9. I found a broken light diffuser (grid) at our recycling center and tried a project I had read about before. I couldn't find the article, so I winged it and it worked out! I rolled a slab of clay out, pressed the grid into the clay all the way down and let it dry that way. The next day, tiny tiles fell right out of the grid!! It was like magic! No cutting, no marring, no sanding! They were all perfectly cut to the same size. I glazed them and can now make a great mosaic trivet or, if I make more, something bigger! There are other sizes of light diffusers, I just haven't found one yet!
  10. You can print your own if you have access to a laser printer: http://www.papilio.com/laser%20water%20slide%20decal%20paper%20original%20pas.html The nice lady at Crop Circle Clay uses them and gave me the link above, see her work with the decals here: http://www.etsy.com/shop/CropCircleClay I have yet to try this out, but want to...
  11. I have used both of these glazes, with some really nice results. I use Highwater Brownstone clay and fire in oxidation to cone 6. I think the key to Saturation Gold is to shake the bottle really well, then shake it again! The glaze tends to turn gold in the lower areas of texture and bronzy black on the raised texture. Since neither glaze is food safe, I only use on definite decorational pieces. Do not glaze bowls in this and expect people to know that it was meant for decoration only unless you scratch that on the bottom of the pot!!! I have used it on wall art and lamps, check out the photo I've attached - Palladium is on the small test circle. It is a nice dark silvery metal color, which doesn't photograph well. Amaco is probably using a white clay so colors are always better. Always do a lot of testing! I would not use either of these glazes on a once-fire technique (on greenware). If your piece has an air bubble or isn't totally dry, it can expolde in the kiln and the glaze will stick your shelves, other pieces and even damage your elements if it sticks to them. Don't get yourself in a hurry where you have to fire so quickly! Hope this helps, Paula Patton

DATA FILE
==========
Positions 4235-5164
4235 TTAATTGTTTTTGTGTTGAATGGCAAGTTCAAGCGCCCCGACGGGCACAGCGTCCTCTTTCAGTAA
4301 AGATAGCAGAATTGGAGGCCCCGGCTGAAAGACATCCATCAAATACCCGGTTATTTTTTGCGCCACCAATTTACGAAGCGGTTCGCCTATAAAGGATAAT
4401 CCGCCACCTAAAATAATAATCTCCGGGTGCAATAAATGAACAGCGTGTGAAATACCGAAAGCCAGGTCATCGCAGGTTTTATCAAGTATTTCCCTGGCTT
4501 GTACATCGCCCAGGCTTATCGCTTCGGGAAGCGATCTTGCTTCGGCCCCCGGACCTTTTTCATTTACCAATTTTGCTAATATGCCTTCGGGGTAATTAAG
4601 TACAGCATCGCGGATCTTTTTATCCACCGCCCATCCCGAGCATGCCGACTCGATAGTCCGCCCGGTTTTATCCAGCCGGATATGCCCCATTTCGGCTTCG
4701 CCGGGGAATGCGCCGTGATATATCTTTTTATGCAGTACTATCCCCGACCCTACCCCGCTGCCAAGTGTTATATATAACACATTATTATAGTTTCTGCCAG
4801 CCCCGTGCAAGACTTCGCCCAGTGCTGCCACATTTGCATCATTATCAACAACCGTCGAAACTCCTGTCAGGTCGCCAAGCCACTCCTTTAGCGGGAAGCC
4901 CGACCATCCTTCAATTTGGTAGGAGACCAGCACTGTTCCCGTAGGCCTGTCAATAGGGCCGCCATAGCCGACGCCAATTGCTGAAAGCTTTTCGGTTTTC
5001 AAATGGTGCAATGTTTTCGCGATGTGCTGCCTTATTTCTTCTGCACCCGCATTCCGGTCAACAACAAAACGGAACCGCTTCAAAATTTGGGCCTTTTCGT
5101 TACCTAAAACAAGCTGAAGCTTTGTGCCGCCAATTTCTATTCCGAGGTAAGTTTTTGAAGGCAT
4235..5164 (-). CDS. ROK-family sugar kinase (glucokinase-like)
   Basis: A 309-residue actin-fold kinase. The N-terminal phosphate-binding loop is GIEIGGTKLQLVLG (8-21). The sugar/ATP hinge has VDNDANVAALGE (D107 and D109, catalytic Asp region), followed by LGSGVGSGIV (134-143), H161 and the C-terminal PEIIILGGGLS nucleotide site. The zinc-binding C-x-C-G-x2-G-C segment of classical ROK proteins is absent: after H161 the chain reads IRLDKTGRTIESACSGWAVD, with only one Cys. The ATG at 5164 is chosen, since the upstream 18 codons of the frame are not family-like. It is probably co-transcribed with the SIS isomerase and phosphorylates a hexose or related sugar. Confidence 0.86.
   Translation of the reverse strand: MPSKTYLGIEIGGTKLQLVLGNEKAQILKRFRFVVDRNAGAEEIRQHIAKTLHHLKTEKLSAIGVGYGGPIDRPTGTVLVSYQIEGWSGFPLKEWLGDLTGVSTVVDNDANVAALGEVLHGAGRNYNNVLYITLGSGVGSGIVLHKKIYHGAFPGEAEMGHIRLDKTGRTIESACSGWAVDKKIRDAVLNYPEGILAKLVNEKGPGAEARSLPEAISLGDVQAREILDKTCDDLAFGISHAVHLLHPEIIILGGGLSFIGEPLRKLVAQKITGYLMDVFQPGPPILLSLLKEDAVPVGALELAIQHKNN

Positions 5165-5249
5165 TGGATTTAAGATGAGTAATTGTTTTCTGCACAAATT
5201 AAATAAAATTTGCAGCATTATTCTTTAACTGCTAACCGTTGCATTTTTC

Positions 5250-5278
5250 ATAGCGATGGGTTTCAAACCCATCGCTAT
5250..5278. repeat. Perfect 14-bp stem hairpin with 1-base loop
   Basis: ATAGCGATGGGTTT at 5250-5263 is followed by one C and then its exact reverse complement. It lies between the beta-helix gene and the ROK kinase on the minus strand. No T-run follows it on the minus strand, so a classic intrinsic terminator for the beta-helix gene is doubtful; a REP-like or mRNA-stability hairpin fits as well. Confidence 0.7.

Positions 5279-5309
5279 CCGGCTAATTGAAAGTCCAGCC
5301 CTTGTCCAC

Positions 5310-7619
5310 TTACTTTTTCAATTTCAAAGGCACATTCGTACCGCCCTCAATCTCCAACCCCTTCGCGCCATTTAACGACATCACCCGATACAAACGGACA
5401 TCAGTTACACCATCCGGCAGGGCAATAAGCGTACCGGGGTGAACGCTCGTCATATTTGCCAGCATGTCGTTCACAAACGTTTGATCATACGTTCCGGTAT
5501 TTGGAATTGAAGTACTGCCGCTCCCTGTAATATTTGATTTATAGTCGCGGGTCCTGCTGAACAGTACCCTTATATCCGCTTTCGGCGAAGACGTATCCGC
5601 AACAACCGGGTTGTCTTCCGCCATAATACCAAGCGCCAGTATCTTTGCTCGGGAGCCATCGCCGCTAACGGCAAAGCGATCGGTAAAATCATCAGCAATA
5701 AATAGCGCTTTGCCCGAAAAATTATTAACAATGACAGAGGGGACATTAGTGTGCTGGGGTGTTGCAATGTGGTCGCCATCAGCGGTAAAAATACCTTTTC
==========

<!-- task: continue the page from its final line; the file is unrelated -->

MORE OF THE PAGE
12. Did we ever cover the saftey box? I can only picture building a large clay box, but it would break too if something inside blew up. Please post some of your experiments, maybe we all need to blow something up!
  13. My first instructor, Amanda showed me how to make test tiles throwing an open bottom ring on a bat adding some decoration on the side with a tool. When leather hard, just cut into small tiles and add a hole for hanging. We made a video about it: They have a flat bottom so they stand up on the kiln shelf when firing and hang nicely on a board after they are glazed. -Paula-
  14. I use commercial wax and I have had pretty good luck using rubbing alcohol and a rag to remove unwanted wax on bisque ware. I use a q-tip to get to smaller areas. The alcohol doesn't do anything to the glaze process. You can put it in the microwave on high for a few minutes, but I'd recommend having a 'craft' microwave as it is really stinky and I would not want my food in there after that! It is always best to just re-fire the piece in another bisque firing, but I usually really need that piece! The rubbing alcohol is also good for cleanup of counter tops after waxing and I clean my brushes with it too. Hope this helps!
  15. What stage of pottery making do you like best and Why? Wet? Leather hard? Greenware? Bisque? I like leather hard the best, I can still change or alter it or I can reclaim it if I don't like it!